Mutations play a dual role in life, bad and good. An understanding of the biochemical basis of mutation is fundamental to human health issues involving genetic disorders including birth defects, heritable and sporadic cancers, neurodegenerative disorders and numerous age-related diseases. Mutations, however, also play an essential role during evolution by ensuring competitive fitness at cellular and whole organism levels, including the generation of antibody diversity in higher vertebrates. An understanding of DNA polymerase fidelity is at the core of understanding how mutations are generated. We have been studying the biochemical and physical chemical basis of DNA polymerase fidelity for the past thirty-nine years. By studying high and low fidelity DNA polymerases, we have developed concepts and methods to analyze base selection, exonuclease proofreading, and translesion DNA synthesis (TLS). While investigating the biochemical basis of SOS damaged-induced mutagenesis in E. coli, we discovered DNA polymerase V, a founding member of a new family (Y-family) of "error-prone" DNA polymerases. We showed that Pol V is a heterotrimer (UmuD22C) of two proteins required for UV mutagenesis. In 2009, we resolved a long-standing issue in DNA damage-induced mutagenesis in E. coli, the direct role of a RecA nucleoprotein filament (RecA*) in the replication of damaged DNA templates by Pol V. We showed that the role of RecA* is to transfer a molecule of RecA-ATP from its 32-end to convert inactive Pol V into mutagenically active Pol V Mut (UmuD22C-RecA-ATP). The properties of Pol V Mut are regulated through a biochemical cycle of polymerase activation, TLS, deactivation and reactivation. Using bulk solution studies, we showed that RecA-ATP remains bound to UmuD22C in both activated and deactivated forms of Pol V Mut. Based on these studies, we proposed that Pol V Mut behaves as a conformational switch, with RecA-ATP changing positions relative to UmuC and UmuD22 in activated and deactivated states. Our competing renewal grant contains two major aims.
Both aims use state-of-the-art laser single molecule microscopy to visualize fundamental polymerase behavior, in vitro and in living cells, as the polymerase performs its functions in real-time.
In Aim 1, we use Total Internal Reflectance Microscopy (TIRF) in conjunction with Forster Resonance Energy Transfer (FRET) to watch, in real- time, as a single molecule of Pol V Mut makes transitions between activated and deactivated states, while synthesizing DNA, or while remaining quiescent in the absence of template DNA.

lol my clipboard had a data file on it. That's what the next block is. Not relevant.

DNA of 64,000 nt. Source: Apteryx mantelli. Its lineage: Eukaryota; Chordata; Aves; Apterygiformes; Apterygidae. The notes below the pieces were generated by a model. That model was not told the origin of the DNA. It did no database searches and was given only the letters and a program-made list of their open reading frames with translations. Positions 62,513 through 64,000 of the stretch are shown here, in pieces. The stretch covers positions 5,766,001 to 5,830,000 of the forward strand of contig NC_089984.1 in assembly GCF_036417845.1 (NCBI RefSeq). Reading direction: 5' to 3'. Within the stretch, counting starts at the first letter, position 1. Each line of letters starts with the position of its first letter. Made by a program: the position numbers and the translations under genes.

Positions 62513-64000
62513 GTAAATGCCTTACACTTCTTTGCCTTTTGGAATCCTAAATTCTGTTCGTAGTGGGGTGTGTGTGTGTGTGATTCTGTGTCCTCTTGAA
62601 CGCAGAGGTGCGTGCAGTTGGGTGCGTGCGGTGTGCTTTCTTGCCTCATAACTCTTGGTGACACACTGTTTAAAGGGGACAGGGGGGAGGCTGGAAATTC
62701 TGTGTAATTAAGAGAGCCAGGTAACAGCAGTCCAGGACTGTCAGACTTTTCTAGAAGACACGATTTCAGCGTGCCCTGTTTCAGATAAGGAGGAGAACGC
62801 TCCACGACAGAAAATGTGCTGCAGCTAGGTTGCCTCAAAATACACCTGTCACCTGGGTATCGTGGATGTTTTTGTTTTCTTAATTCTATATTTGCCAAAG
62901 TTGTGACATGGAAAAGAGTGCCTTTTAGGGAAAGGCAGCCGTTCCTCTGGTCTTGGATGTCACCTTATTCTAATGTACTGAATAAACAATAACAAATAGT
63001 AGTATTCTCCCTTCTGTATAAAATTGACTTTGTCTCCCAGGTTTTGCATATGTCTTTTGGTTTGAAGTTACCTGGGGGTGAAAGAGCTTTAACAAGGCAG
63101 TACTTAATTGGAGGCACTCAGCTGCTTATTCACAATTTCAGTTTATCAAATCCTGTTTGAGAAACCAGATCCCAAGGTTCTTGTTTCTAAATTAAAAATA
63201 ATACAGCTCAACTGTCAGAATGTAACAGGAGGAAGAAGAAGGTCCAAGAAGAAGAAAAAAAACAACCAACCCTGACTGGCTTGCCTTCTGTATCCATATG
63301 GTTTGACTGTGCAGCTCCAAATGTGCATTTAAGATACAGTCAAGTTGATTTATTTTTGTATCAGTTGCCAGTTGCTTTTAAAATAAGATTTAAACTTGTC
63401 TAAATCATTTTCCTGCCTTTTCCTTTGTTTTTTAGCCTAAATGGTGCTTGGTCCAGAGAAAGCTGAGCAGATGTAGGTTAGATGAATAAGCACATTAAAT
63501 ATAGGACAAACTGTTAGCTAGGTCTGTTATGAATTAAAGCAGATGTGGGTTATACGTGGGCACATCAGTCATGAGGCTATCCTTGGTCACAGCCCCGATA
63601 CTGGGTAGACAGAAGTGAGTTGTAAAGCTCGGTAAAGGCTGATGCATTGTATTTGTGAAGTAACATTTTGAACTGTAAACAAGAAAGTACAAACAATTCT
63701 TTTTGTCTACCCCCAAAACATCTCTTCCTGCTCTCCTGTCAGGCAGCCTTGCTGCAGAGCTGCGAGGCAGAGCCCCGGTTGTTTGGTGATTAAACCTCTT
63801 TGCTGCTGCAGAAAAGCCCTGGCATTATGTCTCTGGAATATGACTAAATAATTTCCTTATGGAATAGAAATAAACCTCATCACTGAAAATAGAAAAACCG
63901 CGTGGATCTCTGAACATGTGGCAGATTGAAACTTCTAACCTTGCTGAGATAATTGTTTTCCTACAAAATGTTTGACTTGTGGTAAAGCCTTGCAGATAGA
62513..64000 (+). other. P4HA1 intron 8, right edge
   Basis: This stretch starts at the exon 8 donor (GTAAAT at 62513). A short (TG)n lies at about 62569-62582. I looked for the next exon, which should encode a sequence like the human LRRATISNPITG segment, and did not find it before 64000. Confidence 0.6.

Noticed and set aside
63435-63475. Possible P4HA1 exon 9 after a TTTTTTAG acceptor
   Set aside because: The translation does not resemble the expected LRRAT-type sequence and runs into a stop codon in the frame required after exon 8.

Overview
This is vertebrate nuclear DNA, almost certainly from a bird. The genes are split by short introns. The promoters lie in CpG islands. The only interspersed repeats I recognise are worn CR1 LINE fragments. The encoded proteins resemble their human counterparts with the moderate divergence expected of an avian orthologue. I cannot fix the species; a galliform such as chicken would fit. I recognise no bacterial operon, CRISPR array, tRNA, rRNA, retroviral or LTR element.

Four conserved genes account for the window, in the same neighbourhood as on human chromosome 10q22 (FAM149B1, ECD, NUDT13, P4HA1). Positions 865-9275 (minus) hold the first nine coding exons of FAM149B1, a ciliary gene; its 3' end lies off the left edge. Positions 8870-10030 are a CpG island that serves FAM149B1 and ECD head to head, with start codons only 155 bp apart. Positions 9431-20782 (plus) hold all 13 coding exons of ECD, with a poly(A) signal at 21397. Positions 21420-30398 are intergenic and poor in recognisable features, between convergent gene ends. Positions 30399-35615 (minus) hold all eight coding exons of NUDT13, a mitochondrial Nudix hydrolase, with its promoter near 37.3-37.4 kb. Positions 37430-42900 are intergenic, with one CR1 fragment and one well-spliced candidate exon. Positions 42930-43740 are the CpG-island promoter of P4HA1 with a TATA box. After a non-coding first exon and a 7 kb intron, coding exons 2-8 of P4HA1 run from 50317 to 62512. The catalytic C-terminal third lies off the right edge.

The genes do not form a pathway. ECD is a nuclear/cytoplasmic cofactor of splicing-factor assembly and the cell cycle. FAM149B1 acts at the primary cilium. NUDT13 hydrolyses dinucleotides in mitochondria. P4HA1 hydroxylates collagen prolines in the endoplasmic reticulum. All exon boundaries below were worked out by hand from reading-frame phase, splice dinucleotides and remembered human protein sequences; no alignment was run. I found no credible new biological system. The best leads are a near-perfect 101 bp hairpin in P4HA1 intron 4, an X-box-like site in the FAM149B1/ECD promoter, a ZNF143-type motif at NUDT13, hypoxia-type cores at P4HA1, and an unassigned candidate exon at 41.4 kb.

In Aim 2, we use live cell imaging to watch, in real-time, as a single molecule of Pol V, Pol II or Pol IV exchanges with the replicative DNA polymerase III at a replication fork that has stalled in the presence of DNA damage.
Each aim i n our proposal addresses an important new model.
Aim 1 addresses a new model for the regulation of DNA damaged-induced mutagenesis, where active and inactive forms of DNA polymerase are determined by an unprecedented on-off toggle switch mechanism, reflecting conformational changes of RecA-ATP within Pol V Mut. This new regulatory mechanism can act to ensure that error-prone Pol V Mut cannot mutate the cell unnecessarily by copying undamaged DNA templates.
Aim 2 addresses a new model for Pol V-Pol III exchange at a blocked replication fork, where we have found that the ? proofreading subunit of Pol III undergoes rapid degradation dependent on the induction of Pol V in living cells. This new polymerase exchange model suggests the possibility that Pol V gains access to damaged DNA by "attacking" a stalled Pol III at a blocked replication fork.
In all organisms including bacteria and humans, mutations are generally harmful, causing numerous sporadic and inherited diseases. On the other hand, mutations are required for evolution and play an essential role ensuring immunological diversity and general cell and organismal fitness. The proposed research explores the biochemical mechanisms of a new type of error-prone DNA polymerase, which is activated when needed to copy damaged DNA, deactivated to keep it from mutating undamaged DNA, then reactivated again to deal with further DNA damage. This study explores biochemical mechanisms that govern the ability of error-prone DNA polymerases to copy damaged DNA that would otherwise cause a cessation of chromosome replication resulting in cell death.
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